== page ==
BEYOND THE GUIDEBOOK 2022 / PART D: “Moving beyond traditional engineered infrastructure asset management to also account for nature’s services will help influence ‘standards of practice’ and represent a leading-edge evolution in how infrastructure is planned, financed, implemented and maintained in BC,” wrote Wes Shoemaker, former Deputy Minister, in a letter to the Partnership (February 2016)

Note to Reader:

In June 2022, the Partnership for Water Sustainability released the 4th in the Beyond the Guidebook Series. Titled Synthesis Report on the Ecological Accounting Process, a BC Strategy for Community Investment in Stream Systems, it showcases collaboration in action. EAP methodology and metrics allow local governments to make a convincing financial case for annual investment in stream systems to reduce the Riparian Deficit.

DOWNLOAD A COPY OF Part D – Hydrology is the Engine that Powers Ecological Services. It provides the reader with an elementary understanding of core hydrology concepts.

Part D is structured in three sections: 1) Story Behind the Story of the Water Balance Pillar; 2) Water Balance Accounting Pillar Addresses  “Changes in Hydrology”; and 3)Reconnect Hydrology and Stream Ecology by Design, and Restore Stream Integrity.

What Happens on the Land Does Matter!

“EAP, the Ecological Accounting Process, is the culmination of a 25-year journey. This began with seminal research by Chris May, Richard Horner, and others at the University of Washington in the 1990s. They correlated land use changes with the impacts on stream condition, identified four limiting factors, and ranked them in order of consequence from an ecological perspective,” stated Kim Stephens, Partnership Executive Director.

“The order of priority recognizes that the top two consequences of changes in land use are: 1) short-circuiting of water balance pathways, and 2) loss of riparian integrity. The ‘twin pillars’ of stream system integrity build on this science-based understanding. The Water Balance Accounting pillar addresses ‘changes in hydrology’ on the land draining to the stream. The Ecological Accounting pillar addresses ‘loss of riparian integrity’ within a stream corridor.”

“Linkage of the two pillars would be the over-arching goal of a Sustainable Funding Plan for the Drainage Service. Because it determines eligibility for senior government grants, alignment with Asset Management for Sustainable Service Delivery: A BC Framework provides local governments with the incentive to go down this path.”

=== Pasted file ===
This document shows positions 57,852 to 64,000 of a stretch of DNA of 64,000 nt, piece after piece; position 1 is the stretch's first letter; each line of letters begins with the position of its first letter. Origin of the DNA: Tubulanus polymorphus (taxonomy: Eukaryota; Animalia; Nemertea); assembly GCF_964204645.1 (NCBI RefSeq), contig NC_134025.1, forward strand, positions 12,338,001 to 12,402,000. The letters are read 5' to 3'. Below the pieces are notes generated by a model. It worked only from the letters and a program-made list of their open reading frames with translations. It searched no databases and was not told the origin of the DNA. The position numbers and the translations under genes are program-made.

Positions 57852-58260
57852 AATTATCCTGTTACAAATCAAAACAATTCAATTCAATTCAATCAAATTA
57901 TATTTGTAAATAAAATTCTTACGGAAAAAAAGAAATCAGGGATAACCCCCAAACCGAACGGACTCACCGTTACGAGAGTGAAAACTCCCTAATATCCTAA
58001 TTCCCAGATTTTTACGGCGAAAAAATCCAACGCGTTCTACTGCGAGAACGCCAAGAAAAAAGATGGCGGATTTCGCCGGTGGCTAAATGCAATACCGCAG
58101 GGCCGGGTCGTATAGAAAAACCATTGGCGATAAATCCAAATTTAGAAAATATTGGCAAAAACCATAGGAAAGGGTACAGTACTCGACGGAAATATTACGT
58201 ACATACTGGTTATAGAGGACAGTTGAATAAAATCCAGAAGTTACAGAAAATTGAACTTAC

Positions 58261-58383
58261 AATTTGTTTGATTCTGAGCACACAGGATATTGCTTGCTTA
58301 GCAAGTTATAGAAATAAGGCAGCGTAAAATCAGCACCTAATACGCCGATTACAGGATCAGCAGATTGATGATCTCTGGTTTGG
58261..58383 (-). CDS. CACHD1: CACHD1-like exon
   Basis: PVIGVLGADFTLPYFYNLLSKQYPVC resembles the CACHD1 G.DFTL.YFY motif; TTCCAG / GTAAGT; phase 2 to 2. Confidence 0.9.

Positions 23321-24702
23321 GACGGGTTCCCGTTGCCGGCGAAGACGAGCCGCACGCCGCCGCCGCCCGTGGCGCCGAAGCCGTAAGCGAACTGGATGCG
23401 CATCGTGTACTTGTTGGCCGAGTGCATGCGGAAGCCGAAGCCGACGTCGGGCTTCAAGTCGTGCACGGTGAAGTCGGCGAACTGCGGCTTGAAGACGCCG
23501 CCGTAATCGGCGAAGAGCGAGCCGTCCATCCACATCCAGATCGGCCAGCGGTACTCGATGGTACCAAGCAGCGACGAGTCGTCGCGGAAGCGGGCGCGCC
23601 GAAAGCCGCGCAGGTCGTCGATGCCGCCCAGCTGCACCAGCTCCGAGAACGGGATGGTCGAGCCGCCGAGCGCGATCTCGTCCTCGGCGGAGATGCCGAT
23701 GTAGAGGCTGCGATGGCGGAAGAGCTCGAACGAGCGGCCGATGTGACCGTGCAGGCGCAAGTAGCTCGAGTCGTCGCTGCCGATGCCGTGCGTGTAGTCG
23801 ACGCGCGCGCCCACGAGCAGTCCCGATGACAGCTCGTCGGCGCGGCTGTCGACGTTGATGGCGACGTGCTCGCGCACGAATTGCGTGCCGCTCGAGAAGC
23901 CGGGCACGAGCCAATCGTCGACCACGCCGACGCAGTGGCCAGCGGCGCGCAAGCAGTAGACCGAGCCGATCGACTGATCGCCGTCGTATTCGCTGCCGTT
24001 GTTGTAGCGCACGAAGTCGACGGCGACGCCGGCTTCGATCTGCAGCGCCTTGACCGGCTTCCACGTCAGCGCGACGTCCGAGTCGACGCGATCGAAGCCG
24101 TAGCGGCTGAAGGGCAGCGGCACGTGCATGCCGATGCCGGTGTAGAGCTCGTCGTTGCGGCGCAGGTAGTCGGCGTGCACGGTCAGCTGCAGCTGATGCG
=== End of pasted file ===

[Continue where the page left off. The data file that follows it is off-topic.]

Mimic the natural Water Balance

“Richard Horner and Chris May had a clear message for land use and drainage practitioners: changes in hydrology, not water quality, must be the primary focus of their efforts. If one gets the hydrology right, water quality typically follows takes care of itself in a residential development,” continued Kim Stephens.

“Unless and until land development practices mimic the natural water balance, communities cannot expect to restore the biological communities within streams. Simply put, hydrology hits first and hardest – one could pour an equivalent volume of distilled water into a stream, and the consequences for stream health would be the same as if it was urban runoff,” emphasized Richard Horner in an interview.

Work at Multiple Scales

“Retrofiting at multiple scales and multiple levels is really key. But, so many people in local government are just too busy these days to even contemplate what needs to be done to repair and restore at multiple scales and levels. As a result, and especially in the big urban cities, it is just too difficult for local government staff to work concurrently at multiple scales,” stated Chris May.

To Learn More:

To read the complete Synthesis Report, download a copy of Ecological Accounting Process, A B.C. Strategy for Community Investment in Stream Systems (2022) .

The “story of EAP” is told in six parts. To download them individually, click on the links:

Financial Case for the Stream – Executive Summary

Part A – Synopsis for the Busy Reader

Part B – Story Behind the Story of Sustainable Drainage Service Delivery

Part C – Case Study Building Blocks Process

Part D – Hydrology is the Engine that Powers Ecological Services

Part E – A Stream is a Land Use